I eased up a little and managed my effort solo, and joined three others when they caught me. We worked well together, until we picked up two others who disrupted the group. From there I was solo to a food stop around 100 km, which I left with a group of mainly younger guys, and we worked well together.

But, and unlike a UCI event with age category colour coded numbers, there was no way to be sure who you were competing with, and there was one guy who just might have been in my age category. I shared some of the effort at the front to help keep the pace up and, hopefully, wear my potential competitor down. Eventually a rider accelerated, I gave it everything, and four of us broke away and steadily opened a large gap, including with my potential competitor.

The largest hill was saved for last, after a large cheery sign ‘You are not almost there yet’. I felt good, but it was too steep to stand and not lose traction, which I’d have liked to have done to vary the strain a little and avoid cramp. During the climb the four of us spread out, and there was no one close enough to chase or close to catch me – who was remotely my age – so I rode my own race to the finish line, coming 5th in my category. The overall pro category winners were Toms Skujins (Trek Segafredo) and Tifffany Cromwell (Canyon-SRAM) who’d also won at The Gralloch.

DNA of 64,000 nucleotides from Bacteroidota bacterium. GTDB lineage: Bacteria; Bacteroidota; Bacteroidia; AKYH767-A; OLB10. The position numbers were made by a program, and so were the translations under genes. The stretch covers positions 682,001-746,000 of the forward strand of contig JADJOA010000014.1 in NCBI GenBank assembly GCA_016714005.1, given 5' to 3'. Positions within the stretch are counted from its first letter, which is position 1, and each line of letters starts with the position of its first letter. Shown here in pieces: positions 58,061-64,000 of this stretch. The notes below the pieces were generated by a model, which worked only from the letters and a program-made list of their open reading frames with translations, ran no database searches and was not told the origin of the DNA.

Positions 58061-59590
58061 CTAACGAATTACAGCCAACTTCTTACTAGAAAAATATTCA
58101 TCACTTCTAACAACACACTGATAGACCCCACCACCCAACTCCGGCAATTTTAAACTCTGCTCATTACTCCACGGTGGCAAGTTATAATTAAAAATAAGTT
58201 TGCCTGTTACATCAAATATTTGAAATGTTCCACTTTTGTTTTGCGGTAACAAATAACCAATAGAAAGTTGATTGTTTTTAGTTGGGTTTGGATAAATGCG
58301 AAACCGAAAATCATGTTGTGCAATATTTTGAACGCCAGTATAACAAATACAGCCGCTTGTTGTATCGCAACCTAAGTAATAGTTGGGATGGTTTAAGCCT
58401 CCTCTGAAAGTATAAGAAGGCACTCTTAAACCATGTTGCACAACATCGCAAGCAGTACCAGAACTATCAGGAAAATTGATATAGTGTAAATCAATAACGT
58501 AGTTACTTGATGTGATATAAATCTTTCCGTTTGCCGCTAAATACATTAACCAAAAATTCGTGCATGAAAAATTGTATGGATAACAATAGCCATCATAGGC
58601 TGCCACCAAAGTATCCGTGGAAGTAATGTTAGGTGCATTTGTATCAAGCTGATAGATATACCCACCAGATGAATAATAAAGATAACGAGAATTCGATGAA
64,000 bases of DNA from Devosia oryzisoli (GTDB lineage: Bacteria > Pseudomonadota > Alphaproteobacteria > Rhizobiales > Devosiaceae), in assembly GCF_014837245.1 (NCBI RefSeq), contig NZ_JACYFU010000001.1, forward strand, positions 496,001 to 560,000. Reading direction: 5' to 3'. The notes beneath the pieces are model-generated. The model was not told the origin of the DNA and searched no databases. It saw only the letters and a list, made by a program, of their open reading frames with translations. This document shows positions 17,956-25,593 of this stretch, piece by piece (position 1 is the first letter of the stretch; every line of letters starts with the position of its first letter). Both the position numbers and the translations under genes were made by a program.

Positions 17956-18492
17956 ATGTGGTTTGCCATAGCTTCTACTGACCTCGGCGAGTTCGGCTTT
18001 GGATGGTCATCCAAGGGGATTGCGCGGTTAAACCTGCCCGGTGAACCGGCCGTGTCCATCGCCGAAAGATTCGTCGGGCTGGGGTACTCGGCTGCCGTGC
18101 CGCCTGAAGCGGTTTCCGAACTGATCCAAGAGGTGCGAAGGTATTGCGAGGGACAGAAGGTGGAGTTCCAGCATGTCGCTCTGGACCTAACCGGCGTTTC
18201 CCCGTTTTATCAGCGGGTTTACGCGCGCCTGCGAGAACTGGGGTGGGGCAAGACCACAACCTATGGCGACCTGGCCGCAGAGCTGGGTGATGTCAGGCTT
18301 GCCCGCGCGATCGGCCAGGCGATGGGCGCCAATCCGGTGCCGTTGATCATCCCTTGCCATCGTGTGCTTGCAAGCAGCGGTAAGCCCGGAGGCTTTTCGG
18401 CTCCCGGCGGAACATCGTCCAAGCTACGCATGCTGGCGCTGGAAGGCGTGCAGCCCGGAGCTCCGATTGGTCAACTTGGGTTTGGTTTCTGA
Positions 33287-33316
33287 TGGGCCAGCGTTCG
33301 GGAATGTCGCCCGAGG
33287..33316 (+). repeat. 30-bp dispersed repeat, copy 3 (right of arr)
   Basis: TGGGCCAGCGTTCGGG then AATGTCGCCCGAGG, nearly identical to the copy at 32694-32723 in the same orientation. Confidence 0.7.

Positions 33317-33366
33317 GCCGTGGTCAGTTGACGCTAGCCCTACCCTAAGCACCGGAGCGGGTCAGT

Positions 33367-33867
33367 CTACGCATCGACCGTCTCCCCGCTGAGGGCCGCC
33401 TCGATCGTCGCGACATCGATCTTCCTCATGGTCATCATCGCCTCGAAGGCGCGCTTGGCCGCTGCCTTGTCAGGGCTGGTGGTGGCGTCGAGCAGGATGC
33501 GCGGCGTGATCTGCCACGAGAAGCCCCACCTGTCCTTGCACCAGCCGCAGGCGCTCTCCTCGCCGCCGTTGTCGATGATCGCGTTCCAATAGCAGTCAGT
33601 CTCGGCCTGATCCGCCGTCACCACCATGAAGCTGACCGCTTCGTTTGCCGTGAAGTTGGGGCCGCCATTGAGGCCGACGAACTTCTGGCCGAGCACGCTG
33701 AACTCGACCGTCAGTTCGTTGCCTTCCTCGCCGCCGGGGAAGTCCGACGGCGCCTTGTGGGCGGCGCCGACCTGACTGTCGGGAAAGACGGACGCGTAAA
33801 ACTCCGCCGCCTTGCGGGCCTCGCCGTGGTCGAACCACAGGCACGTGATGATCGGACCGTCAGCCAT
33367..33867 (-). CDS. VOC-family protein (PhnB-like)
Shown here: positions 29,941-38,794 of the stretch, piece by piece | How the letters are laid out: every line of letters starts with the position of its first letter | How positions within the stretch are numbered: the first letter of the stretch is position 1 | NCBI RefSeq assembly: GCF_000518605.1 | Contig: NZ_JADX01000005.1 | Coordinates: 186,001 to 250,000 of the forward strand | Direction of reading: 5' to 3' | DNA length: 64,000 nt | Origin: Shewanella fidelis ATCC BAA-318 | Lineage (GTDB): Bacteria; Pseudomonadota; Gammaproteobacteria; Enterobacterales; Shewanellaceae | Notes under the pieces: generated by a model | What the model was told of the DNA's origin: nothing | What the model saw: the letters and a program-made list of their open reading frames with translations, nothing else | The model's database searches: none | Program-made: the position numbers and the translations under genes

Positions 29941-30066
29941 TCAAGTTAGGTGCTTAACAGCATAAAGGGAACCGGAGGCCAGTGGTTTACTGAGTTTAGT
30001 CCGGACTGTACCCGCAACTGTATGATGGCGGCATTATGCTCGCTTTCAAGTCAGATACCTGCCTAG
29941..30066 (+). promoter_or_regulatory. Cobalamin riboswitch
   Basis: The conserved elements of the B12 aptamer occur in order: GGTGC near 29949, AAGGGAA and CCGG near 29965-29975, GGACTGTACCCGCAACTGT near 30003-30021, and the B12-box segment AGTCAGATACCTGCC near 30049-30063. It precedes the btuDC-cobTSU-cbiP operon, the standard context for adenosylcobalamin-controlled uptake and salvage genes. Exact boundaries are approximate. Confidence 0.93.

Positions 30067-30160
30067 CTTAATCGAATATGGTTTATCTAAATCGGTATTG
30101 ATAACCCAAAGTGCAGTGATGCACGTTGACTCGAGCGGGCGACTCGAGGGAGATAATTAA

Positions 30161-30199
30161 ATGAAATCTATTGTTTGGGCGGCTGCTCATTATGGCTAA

Overall, I managed my effort better than The Gralloch with around 12% of the time above threshold and an average heart rate of 152 over 6hrs 15 minutes.

Lessons? Avoid a dropped chain – keep the power on over rough bits and maybe get a chain retainer (I’ve got a one-by set-up), and consider using a hydration pack for longer races to avoid the need to stop – though on this occasion a stop allowed me to join a new group. I’d drop the tyre pressure further too for a race like FNLD GRVL, to gain greater confidence on the fine loose gravel. Compared to The Gralloch, FNLD GRVL had various route options (177 km, 77 km and 40 km) and wasn’t a qualifier event – so perhaps that made the overall atmosphere more relaxed – but it did have prize money – €20,000 for the top men a